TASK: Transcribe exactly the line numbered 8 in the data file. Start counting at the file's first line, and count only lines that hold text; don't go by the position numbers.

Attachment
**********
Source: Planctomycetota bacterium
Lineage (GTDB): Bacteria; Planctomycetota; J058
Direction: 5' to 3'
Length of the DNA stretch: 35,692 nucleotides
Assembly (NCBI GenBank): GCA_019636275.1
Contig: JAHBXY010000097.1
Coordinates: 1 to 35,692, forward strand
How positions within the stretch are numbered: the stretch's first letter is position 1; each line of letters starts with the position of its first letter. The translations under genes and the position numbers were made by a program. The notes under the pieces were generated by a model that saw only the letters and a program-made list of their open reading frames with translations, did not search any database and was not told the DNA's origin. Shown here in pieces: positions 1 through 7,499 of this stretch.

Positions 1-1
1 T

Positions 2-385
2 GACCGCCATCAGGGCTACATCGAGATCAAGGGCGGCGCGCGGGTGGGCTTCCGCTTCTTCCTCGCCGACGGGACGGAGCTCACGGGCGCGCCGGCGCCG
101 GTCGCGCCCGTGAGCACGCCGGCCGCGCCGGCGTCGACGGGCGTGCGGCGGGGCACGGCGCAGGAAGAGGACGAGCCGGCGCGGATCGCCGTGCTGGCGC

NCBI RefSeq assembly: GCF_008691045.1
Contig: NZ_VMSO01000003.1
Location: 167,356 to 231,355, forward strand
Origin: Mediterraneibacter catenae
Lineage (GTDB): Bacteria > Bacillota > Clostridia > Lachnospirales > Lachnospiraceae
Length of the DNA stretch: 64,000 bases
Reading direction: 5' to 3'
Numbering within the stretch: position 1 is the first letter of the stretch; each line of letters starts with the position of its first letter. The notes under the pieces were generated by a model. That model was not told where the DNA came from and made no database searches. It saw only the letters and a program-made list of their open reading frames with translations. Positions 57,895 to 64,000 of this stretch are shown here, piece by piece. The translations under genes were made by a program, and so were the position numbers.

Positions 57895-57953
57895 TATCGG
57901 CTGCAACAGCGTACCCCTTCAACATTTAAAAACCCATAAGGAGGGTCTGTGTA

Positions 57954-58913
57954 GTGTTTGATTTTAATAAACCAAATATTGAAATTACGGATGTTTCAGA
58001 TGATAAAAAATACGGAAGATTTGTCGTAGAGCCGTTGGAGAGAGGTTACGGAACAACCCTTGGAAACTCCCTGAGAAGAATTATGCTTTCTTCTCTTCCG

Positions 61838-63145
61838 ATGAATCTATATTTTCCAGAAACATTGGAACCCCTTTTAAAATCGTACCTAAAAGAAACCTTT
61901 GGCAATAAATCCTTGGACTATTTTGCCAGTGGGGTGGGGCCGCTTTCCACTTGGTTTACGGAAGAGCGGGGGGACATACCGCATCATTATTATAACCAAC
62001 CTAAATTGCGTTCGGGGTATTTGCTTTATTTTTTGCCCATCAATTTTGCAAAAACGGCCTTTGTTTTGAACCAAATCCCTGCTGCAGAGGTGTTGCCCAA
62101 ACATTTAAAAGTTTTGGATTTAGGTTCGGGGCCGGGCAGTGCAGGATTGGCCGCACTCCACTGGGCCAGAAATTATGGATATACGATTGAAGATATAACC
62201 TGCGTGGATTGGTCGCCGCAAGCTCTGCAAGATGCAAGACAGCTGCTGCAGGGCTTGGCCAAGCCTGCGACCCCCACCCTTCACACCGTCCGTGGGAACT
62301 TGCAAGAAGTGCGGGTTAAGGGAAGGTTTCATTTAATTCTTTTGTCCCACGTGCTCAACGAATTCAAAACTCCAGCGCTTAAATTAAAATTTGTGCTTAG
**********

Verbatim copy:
How positions within the stretch are numbered: the stretch's first letter is position 1; each line of letters starts with the position of its first letter. The translations under genes and the position numbers were made by a program. The notes under the pieces were generated by a model that saw only the letters and a program-made list of their open reading frames with translations, did not search any database and was not told the DNA's origin. Shown here in pieces: positions 1 through 7,499 of this stretch.